When I heard Mike Brown’s mother on the news, I empathized with her pain. However, I was surprised to hear her response. In the midst of the grief, she had the clarity to state the real issue. She shared how she encouraged her son to finish high school and to think about his future. She also shared how black males and blacks in general are concerned about the lack of opportunities in their city. When you are black, you question-even when you are qualified-if you will be given the OPPORTUNITY. Sports and entertainment are the only industries where there is a real presence of Blacks (African Americans). In the St. Louis Metro area, we don’t hear of African Americans as being CEOs of companies. I don’t know Mike Brown or his family personally. I only know about them from the news details- the ones that are consistent. So I suspect that they are true. His parents are divorced. Usually children of divorce feel abandoned. In response to Brown’s death, we must begin the painful dialogue about abandonment and how it has an infinite impact on people lives.

Abandonment is the root cause of issues in the Black (African-American) community.  A person or a people can only continue for so long with a lack of hope. Recently a friend of mine shared her story about her son. His story is similar to Mike Brown’s. His mother struggled to encourage him to finish high school. She tried to get him to get him to think about his future. She is still encouraging him to think about his future. He was recently incarcerated. These are the parallels between his and Mike Brown’s story. Where their stories differ is that my friend’s son was not in Ferguson to encounter Officer Darren Wilson-who would have shot first and got answers later- when he committed his offense. Thank Goodness.

News reports state that Darren Wilson has also dealt with abandonment. Had Officer Wilson struck up a conversation with Mike Brown, he might have found out they had more in common than different. Wilson had to feel abandoned by his family. His mother was married and divorced several times before she died while Wilson was in high school. More recently, he separated from his wife.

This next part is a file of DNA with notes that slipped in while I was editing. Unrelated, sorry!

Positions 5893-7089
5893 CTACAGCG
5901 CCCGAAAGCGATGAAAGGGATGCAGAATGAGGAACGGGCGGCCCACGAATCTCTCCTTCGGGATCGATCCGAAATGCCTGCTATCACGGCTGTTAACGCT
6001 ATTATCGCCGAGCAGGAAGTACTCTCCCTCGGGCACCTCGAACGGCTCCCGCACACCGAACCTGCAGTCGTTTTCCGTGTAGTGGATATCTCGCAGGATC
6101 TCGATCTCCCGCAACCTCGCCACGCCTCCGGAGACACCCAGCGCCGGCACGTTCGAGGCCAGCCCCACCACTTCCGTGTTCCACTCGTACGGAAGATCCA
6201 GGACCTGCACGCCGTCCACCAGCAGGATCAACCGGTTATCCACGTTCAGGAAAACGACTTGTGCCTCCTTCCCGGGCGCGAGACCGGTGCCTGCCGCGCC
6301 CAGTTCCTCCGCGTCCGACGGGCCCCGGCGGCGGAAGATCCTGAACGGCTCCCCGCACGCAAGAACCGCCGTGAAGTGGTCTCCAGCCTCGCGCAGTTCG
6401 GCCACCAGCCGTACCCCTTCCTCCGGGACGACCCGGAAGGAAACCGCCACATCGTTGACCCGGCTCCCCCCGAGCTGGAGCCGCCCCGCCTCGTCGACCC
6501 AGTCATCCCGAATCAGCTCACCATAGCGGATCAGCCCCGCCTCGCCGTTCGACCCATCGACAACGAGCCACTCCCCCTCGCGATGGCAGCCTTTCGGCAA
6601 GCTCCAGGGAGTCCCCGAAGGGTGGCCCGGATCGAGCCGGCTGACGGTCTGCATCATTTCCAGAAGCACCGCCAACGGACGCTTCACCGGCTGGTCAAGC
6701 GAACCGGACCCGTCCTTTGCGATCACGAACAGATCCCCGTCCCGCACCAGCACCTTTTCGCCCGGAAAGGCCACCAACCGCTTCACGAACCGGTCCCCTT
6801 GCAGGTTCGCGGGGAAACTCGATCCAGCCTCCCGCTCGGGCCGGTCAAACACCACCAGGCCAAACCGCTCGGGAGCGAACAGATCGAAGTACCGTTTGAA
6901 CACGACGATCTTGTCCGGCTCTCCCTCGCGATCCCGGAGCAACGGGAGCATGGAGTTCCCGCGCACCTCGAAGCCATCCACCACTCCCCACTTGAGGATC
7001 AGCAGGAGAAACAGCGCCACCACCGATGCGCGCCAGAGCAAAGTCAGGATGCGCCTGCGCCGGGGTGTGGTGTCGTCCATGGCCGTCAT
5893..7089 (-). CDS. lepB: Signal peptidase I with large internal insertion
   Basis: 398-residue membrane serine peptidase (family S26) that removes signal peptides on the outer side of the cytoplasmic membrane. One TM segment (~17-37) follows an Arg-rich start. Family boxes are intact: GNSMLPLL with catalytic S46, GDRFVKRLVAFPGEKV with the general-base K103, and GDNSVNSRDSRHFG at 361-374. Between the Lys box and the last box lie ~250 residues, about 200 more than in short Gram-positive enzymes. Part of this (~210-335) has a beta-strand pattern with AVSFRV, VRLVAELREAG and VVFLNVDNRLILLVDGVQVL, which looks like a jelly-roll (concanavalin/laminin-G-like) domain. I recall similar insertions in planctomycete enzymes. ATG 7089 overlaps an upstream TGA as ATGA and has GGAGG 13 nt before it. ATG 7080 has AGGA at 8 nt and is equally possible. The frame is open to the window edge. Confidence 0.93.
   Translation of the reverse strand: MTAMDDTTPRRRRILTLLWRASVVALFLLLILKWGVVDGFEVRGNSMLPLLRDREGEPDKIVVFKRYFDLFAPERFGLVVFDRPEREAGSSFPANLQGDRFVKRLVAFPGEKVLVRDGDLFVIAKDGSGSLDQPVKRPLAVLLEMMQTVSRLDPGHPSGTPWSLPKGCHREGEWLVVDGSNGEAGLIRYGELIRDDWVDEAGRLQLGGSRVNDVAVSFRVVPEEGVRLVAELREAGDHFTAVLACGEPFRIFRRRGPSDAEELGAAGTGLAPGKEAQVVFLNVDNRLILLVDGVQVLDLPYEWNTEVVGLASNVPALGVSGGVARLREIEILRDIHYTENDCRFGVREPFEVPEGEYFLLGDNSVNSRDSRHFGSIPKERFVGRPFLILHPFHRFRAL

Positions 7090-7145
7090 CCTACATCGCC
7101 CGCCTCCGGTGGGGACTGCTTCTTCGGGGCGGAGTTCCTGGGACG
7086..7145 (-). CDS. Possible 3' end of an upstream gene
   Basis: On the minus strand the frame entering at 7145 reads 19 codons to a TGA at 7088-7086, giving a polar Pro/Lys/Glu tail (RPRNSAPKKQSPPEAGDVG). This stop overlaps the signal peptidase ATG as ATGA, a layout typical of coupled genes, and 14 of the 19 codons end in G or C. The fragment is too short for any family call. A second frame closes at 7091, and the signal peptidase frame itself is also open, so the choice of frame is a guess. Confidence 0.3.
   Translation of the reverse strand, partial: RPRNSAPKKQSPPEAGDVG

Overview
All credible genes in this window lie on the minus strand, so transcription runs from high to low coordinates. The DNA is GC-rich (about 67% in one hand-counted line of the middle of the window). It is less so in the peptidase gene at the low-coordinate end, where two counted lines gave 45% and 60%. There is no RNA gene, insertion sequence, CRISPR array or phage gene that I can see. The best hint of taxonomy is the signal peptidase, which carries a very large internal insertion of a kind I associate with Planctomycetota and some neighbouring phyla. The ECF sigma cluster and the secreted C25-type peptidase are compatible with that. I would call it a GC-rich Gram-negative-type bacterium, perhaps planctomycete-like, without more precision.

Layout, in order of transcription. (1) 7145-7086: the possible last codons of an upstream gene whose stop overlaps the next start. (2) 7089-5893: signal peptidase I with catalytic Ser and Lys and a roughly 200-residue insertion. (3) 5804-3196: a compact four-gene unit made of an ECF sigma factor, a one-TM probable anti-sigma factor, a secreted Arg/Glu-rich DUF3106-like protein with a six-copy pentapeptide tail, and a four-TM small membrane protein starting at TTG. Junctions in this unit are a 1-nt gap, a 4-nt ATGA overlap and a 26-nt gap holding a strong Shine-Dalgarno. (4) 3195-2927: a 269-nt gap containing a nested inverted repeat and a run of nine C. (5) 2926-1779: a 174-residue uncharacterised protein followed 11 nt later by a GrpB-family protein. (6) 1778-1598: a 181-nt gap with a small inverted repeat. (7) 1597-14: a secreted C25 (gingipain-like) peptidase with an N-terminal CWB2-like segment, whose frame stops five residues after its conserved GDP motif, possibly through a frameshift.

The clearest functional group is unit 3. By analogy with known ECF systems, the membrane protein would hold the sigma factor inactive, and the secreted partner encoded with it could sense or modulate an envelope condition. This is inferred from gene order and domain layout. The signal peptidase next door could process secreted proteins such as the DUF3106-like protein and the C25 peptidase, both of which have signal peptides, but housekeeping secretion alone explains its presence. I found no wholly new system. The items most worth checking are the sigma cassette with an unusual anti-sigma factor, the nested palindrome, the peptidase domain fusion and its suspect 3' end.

Now, my friend’s son has some additional obstacles to overcome but he can still have a future. She asked me to write him and to encourage him. I thought to myself, I don’t know what to say. Then I pondered about that thing Mike Brown, my friend son, other black young men like my cousin (who was incarcerated), and other black people like myself had in common. I thought we have all dealt with abandonment and struggled to remain hopeful.

My friend’s son lost his dad. He died when he was young. My parents are divorced and my cousin parents were never married. We have all dealt with abandonment. I can say for sure in Mike Brown’s case but in the other cases there was lack of parental involved from our fathers. When that happens children become desperate and seek acceptance. I know my cousin became involved in gangs seeking acceptance. I heard my friend say she felt her son was hanging out with the wrong crowd. I became a people pleaser seeking acceptance.

Like Mike Brown and others I have struggled as it seemed like the door of opportunity was not wide open. It is a battle to stay positive. The door seems closed because nationally the unemployment rate for African -Americans is 13.1% twice the amount of unemployment for whites. According the NAACP criminal fact sheet “One in six black men had been incarcerated as of 2001. If current trends continue, one in three black males born today can expect to spend time in prison during his lifetime”. Only four African Americans have ever been elected to US Senate in all american history.
To educate means to bring out of ignorance but the educational standards are not consistent. Even though we have the “ NO Child Left Behind Act” It seems children in predominantly African American school districts are left behind. Business have divested in the communities and as result school districts have less money.
The outburst of anger from protesters, looters and rioters is from feeling abandoned. American can’t continue to treat Blacks(African-Americans) as rejected people. Blacks are suffering from the same ills that started the American revolution. Taxation with representation. The people who are charged with representing them are not taking the responsibility seriously.  Blacks have made valuable contributions to this country and the world. If given the opportunity they will continue make contributions.







2 thoughts on “Abandonment”

  1. I understand what you say when you say the word abandonment. Actually I think a lot of us in our community shy away from that word but when a man lacks the strength and commitment to raise his children that is exactly what the children feel. It has nothing to do with your relationships as husband’s or wives it’s about creating a foundation for your children so they may achieve. We can scream about all the things that we don’t have for our community but what we do have is each other and if we can’t be committed to raising our children we can’t expect anyone else to be.
    Great post

  2. “Abandonment” is what so many of us feel. We overcome obstacles, laws are passed to correct the injustices, now laws are being passed to repeal the corrective actions. Example, repeal of the voting rights act, dismantling of affirmative action programs, decrease in loans and grants for higher education, and the list goes on. Thank u for sharing.

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